The molten salt bath temperature range for use in practicing the invention disclosed herein should generally be within the broad range of about 600 to about 1100 F. Preferably this temperature range should be maintained within the range of about 750 to about 950 F and the best results are obtained within the temperature range of about 850 - 950.

In order to further illustrate the invention the following examples are provided. It is to be understood however that the examples are included for illustrative purposes and are not intended to be limiting of the scope of the invention as set forth in the subjoined claims.

______________________________________FormulatingMaterials        Example Number (in % by weight)______________________________________            1     2     3   4   5   6   7   8Caustic (NaOH)   55    60    40  75  35  62  62  60Na2 SO4            22    20    20      3       15K2 SO4             5   10  2tetra sodium pyrophosphate               15      20NaCl             13    15        4   30  15  15  15KCl                          25  3   20KNO3        10    5     10  4   8   8vanadium pentoxide               2   1       4   3sodium molybdate                 2   1       4   2______________________________________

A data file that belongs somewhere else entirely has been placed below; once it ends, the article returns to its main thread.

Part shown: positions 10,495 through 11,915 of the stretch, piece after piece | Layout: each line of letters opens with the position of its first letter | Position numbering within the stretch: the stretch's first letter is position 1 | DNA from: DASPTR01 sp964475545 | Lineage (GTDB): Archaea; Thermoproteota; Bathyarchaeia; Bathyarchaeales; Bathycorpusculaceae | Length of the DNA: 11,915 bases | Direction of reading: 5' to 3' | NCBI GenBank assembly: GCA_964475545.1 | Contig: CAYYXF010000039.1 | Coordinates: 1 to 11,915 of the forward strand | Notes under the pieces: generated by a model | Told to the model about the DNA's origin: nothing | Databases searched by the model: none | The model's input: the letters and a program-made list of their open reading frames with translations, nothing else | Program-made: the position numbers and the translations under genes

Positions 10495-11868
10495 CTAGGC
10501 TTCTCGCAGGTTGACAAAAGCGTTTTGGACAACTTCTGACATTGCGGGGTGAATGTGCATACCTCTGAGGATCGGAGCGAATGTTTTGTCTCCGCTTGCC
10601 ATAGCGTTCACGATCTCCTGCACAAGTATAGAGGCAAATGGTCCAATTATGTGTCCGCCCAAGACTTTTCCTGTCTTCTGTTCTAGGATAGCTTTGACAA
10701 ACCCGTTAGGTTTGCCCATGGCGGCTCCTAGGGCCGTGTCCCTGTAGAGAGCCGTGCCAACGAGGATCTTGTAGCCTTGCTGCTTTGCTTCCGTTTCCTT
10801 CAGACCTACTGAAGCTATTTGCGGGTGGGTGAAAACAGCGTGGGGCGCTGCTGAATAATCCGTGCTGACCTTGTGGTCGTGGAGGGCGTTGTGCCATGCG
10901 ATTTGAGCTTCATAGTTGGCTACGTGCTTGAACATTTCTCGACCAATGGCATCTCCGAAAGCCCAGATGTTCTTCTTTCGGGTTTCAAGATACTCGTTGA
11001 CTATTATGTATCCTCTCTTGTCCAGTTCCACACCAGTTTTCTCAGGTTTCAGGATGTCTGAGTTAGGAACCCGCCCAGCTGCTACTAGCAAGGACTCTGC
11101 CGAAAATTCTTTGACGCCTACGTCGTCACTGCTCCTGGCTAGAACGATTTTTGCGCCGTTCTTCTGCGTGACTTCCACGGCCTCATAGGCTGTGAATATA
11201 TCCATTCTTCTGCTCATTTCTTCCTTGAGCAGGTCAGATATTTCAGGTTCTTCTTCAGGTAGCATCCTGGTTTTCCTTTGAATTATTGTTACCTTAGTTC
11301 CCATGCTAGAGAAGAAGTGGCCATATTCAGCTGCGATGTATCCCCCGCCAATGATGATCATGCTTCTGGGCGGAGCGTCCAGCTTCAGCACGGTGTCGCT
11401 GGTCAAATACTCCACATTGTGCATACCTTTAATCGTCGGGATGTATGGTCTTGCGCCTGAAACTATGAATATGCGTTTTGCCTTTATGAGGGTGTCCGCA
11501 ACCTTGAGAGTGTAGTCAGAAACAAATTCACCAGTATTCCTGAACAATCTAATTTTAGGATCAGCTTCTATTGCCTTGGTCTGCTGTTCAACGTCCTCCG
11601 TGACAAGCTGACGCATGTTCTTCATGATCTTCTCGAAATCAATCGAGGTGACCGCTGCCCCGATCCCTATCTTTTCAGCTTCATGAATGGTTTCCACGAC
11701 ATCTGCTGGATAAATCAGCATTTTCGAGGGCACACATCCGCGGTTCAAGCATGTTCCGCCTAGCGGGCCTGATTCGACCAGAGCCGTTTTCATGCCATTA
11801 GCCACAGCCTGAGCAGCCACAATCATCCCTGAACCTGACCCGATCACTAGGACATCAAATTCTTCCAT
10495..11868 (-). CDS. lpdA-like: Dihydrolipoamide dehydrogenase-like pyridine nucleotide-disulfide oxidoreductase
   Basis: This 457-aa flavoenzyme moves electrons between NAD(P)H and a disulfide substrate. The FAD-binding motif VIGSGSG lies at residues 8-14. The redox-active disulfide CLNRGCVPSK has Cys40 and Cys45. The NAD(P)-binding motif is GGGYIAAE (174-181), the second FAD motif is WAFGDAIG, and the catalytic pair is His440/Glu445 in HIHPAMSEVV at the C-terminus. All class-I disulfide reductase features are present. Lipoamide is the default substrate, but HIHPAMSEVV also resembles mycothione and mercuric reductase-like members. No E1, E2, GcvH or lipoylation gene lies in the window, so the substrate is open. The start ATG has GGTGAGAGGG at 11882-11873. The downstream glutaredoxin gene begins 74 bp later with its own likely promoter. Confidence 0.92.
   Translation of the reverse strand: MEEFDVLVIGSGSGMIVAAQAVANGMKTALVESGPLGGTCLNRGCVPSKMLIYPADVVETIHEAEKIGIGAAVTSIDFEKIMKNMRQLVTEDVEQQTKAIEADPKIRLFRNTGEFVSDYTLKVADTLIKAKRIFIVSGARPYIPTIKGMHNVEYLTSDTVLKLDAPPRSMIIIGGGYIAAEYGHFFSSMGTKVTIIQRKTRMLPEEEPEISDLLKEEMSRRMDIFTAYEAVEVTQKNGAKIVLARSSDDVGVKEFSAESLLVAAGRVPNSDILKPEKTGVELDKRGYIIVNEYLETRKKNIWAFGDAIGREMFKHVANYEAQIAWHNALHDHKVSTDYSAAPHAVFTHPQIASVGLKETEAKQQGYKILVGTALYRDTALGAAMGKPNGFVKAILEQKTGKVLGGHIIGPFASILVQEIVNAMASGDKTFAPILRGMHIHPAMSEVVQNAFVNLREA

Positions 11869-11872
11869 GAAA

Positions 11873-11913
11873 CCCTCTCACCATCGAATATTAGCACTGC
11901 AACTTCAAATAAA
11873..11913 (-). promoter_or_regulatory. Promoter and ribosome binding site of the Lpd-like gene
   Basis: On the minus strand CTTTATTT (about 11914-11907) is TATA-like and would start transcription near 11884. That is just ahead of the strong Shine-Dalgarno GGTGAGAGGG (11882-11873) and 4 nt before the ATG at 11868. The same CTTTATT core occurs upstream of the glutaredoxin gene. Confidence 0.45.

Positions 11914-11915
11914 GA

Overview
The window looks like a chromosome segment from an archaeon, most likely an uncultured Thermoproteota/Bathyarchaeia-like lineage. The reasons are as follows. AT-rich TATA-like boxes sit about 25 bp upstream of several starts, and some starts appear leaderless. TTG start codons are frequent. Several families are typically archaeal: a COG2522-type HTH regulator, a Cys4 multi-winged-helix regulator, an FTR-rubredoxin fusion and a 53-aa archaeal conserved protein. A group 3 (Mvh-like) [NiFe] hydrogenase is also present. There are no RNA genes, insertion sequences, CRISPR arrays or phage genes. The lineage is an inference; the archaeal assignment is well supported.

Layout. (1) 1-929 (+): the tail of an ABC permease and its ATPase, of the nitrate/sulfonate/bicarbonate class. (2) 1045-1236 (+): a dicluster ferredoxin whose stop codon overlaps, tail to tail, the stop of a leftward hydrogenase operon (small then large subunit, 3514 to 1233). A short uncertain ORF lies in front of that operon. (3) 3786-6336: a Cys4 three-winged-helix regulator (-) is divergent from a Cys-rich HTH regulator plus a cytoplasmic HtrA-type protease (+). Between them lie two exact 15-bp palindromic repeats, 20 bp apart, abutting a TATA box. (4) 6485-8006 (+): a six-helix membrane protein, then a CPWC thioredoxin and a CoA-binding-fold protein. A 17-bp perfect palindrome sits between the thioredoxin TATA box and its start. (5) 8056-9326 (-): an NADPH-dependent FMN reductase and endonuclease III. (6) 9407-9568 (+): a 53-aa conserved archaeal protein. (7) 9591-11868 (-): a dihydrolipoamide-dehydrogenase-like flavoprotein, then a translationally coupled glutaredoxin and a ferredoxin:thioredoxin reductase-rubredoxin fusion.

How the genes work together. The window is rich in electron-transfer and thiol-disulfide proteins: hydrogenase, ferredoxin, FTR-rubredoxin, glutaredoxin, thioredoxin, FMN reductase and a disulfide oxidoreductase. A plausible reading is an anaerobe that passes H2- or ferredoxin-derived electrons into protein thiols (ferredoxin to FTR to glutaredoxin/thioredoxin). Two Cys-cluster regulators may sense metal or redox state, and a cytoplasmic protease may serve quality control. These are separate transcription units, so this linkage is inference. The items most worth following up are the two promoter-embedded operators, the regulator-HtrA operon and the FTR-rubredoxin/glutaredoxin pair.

While it will be apparent that the preferred embodiments of the invention disclosed are well calculated to fulfill the objects above stated, it will be appreciated that the invention is susceptible to modification, variation in change without departing from the proper scope or fair meaning of the subjoined claims.